Defendant Blake Wingate was arrested and subsequently indicted for fourth-degree criminal possession of stolen property (Penal Law § 165.45 ) and seventh-degree criminal possession of a controlled substance (Penal Law § 220.03) after the police found him sitting in a stolen van and recovered a crack pipe from his pocket.
When defendant informed his assigned counsel that he might “go to the grievance committee,” the attorney successfully moved to be relieved. Supreme Court appointed a second attorney to represent defendant, who asked if there were “any way” he could represent himself with this new counsel assisting him. The judge instructed him to consult with his new attorney first. But at the next calendar call, defendant's second assigned counsel informed the court that defendant did not want her to represent him “in any way, shape or form,” and “[o]n top of that, he [had] sent correspondence indicating his displeasure” and “[t]he lines of communication [were] irreparably broken.” She requested to be relieved.
Defendant complained to the judge that his attorney “was trying to talk [him] out of [his] defense.” The judge asked defendant if he wanted to represent himself at the suppression hearing, and defendant responded that he did, but “need[ed] co-counsel” and had previously represented himself with a lawyer's assistance. The judge advised defendant that he was not entitled to hybrid representation, and again inquired as to what he wanted to do. Defendant replied “Same as before. Request to represent myself.” At that point, the judge engaged in the following exchange with defendant:
“THE COURT: You understand that you're facing felony charges, sir?
“THE DEFENDANT: Yes.
“THE COURT: You understand that you face jail time if convicted of the top charge in this indictment?
“THE DEFENDANT: Yes.
“THE COURT: Do you understand that the right to represent yourself is not an absolute right? If you can't conduct yourself in a proper manner in the courtroom, you would forfeit the right to pro se representation. Do you understand that?
“THE DEFENDANT: Yes.
“THE COURT: Sir, notwithstanding any of the risks that you face representing yourself, do you still wish to go forward and defend yourself in this case? That's your constitutional right. Do you understand that?”
“THE DEFENDANT: Yes.
“THE COURT: Okay. I will allow you to represent yourself.”
A suppression hearing was held before a judicial hearing officer later the same day. The hearing officer recommended denial of defendant's motion to suppress physical evidence (the crack pipe) and statements that he made to the police, and referred the case back to Supreme Court for determination. Supreme Court adopted the hearing officer's findings of fact and conclusions of law, and denied defendant's motion.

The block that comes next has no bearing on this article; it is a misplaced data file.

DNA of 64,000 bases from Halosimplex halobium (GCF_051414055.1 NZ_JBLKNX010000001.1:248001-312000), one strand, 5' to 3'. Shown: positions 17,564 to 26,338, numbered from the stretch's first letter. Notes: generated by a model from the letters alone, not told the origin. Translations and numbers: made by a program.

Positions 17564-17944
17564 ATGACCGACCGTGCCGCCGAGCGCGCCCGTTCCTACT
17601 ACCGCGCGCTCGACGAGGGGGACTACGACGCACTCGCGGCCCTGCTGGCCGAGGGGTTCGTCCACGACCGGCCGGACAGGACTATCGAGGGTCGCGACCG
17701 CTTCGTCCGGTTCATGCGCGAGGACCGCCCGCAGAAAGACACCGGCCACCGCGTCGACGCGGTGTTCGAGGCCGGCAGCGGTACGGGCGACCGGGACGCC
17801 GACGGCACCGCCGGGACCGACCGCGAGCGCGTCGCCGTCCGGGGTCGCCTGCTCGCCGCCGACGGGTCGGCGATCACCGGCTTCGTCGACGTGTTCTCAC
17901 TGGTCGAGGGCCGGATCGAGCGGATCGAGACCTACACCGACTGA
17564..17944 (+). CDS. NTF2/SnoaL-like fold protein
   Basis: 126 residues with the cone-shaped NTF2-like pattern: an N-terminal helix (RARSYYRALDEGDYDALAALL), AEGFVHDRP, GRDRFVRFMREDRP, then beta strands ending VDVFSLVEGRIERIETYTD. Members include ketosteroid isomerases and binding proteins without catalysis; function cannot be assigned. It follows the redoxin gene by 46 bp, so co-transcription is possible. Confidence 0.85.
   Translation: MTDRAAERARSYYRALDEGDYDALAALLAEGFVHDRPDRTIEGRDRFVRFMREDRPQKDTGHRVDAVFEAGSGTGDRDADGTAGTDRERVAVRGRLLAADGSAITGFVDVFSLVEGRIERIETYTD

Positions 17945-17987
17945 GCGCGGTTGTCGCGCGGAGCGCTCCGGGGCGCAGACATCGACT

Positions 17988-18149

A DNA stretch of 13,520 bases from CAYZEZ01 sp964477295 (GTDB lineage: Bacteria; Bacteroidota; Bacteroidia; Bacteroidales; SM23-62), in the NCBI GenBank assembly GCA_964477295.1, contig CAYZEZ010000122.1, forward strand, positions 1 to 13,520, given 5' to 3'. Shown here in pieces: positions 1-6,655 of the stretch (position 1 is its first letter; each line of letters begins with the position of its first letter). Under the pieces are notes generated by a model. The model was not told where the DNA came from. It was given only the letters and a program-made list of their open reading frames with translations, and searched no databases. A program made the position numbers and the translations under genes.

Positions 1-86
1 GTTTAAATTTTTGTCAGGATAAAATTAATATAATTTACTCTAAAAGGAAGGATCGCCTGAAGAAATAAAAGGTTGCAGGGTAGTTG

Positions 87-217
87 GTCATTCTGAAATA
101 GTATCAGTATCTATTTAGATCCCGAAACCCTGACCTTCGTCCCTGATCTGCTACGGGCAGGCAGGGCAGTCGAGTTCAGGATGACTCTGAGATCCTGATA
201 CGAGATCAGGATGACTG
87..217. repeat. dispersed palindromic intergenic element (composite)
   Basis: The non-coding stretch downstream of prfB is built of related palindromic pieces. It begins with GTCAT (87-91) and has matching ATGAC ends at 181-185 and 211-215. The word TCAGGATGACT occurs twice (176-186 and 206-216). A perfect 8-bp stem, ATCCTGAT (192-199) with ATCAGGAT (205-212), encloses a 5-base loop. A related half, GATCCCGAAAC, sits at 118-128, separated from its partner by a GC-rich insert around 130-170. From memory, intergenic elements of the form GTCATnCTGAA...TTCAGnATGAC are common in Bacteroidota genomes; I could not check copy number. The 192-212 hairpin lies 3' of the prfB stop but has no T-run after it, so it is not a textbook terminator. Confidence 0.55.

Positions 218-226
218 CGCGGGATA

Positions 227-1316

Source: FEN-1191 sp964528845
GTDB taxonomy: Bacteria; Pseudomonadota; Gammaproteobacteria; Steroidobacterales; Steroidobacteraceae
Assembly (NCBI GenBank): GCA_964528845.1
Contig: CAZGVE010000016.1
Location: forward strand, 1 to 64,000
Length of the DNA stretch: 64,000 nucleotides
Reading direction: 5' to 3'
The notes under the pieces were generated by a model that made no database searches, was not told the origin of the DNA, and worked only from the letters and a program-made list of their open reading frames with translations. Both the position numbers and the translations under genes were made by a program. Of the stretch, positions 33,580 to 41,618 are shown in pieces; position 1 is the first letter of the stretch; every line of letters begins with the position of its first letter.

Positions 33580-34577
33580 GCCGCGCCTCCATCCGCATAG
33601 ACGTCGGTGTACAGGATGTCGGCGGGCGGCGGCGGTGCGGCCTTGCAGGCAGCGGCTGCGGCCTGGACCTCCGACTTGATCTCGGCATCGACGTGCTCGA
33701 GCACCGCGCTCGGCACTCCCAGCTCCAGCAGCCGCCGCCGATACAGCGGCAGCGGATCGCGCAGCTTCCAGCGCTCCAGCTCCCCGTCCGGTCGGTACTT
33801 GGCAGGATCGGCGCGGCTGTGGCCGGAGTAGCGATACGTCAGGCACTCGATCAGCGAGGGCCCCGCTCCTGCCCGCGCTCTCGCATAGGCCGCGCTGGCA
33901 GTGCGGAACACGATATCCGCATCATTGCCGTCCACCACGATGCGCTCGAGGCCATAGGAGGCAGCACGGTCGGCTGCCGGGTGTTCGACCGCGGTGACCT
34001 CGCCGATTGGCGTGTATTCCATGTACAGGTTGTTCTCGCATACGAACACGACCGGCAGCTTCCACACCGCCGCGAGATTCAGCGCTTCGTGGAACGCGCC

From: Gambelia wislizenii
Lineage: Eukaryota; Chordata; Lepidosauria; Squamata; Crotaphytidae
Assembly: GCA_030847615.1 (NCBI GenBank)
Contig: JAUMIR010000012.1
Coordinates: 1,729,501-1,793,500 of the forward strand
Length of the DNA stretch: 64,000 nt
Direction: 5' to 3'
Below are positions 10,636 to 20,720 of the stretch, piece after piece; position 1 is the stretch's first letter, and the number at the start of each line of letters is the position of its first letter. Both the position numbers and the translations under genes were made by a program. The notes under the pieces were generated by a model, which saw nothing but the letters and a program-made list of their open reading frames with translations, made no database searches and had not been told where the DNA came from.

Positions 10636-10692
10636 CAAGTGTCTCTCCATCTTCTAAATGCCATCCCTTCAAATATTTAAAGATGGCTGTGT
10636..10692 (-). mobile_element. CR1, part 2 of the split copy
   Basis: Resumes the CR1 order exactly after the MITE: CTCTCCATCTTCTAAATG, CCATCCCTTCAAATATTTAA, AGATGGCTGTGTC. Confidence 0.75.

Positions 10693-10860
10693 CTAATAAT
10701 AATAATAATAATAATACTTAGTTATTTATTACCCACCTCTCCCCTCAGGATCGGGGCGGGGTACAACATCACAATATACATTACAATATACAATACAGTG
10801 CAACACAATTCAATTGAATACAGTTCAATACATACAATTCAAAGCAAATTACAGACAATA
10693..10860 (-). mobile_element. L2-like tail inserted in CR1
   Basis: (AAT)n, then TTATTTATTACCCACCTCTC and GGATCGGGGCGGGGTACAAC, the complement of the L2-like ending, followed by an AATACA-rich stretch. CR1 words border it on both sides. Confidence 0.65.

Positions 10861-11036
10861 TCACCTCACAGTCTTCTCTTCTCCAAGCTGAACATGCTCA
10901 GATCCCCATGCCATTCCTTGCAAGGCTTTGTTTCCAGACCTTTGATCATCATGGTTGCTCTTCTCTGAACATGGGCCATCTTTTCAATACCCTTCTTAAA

The case went to trial five months later before another Supreme Court Justice, who explored with defendant whether he had “considered legal representation.” This judge first confirmed with defendant that he had turned down an offer of a minimum sentence of 11/212 to 3 years; warned him that he faced a sentence of 15 years to life if convicted and sentenced as a discretionary persistent felon; and stressed that, “based on [his] many years of experience,” it was his
“good faith belief that it is a mistake to represent yourself. Areas of law can be complicated and a person, not even another lawyer [should] engage in self-representation. So I strongly urge you to get a lawyer, and if you cannot afford one, a lawyer will be appointed for you. That is my honest heartfelt belief. Because of the exposure that you may be facing in terms of incarceration, should you lose and the intricacies involved in self-representation and legal matters, you should seriously get a lawyer to represent you. Do you understand that?”
Defendant responded that he understood.
After reiterating that defendant “could be facing a long time in jail, up to life,” the trial judge cautioned that it was “a big mistake to go it alone.” The judge then asked defendant if he had any legal training, and defendant replied that he had been studying law for the last 10 or 12 years “in the street and different libraries” and was “not a paralegal [but] just received legal research certificates.” When the judge inquired if he was a college graduate, defendant responded that he held a two-year associate's degree in labor studies from Empire State College, and was “a law librarian, library clerk in the facility” where he worked.